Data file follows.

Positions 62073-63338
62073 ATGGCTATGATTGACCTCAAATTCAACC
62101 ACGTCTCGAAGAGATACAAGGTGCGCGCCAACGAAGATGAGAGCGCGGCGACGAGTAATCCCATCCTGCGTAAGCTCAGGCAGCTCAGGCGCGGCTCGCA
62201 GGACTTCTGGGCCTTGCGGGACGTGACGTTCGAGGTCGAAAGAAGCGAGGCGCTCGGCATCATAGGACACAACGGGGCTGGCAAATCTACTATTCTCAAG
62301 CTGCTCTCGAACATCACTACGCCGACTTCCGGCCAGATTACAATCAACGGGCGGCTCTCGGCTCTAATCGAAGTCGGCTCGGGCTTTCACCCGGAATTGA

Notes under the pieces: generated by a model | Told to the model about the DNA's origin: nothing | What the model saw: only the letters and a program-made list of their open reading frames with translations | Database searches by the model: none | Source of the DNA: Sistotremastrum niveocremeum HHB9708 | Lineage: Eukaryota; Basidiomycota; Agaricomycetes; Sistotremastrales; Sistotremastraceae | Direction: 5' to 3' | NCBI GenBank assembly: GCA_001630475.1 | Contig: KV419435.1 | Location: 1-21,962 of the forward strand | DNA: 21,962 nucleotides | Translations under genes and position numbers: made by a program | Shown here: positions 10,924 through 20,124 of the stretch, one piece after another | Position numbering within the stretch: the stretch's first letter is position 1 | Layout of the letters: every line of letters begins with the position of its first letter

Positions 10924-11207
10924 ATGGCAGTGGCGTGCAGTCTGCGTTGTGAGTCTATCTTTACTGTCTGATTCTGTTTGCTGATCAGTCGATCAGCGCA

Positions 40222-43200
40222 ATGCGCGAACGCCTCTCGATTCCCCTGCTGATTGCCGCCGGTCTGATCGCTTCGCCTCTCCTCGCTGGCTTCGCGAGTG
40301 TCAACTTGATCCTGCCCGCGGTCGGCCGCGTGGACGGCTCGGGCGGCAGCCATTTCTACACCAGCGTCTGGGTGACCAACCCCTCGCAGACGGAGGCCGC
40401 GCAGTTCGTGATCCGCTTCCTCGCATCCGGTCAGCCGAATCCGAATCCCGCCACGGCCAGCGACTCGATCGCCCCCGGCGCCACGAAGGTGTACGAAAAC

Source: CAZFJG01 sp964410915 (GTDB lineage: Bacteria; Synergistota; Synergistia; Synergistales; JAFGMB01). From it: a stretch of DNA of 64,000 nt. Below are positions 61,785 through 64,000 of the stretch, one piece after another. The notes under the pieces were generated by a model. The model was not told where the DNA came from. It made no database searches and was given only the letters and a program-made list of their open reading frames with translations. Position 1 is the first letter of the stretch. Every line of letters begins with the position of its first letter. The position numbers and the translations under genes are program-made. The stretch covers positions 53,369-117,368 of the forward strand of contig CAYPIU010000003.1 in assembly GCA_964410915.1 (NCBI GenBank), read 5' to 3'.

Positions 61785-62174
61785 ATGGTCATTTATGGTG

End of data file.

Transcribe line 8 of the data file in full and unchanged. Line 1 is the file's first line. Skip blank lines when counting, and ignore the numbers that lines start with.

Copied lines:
10924 ATGGCAGTGGCGTGCAGTCTGCGTTGTGAGTCTATCTTTACTGTCTGATTCTGTTTGCTGATCAGTCGATCAGCGCA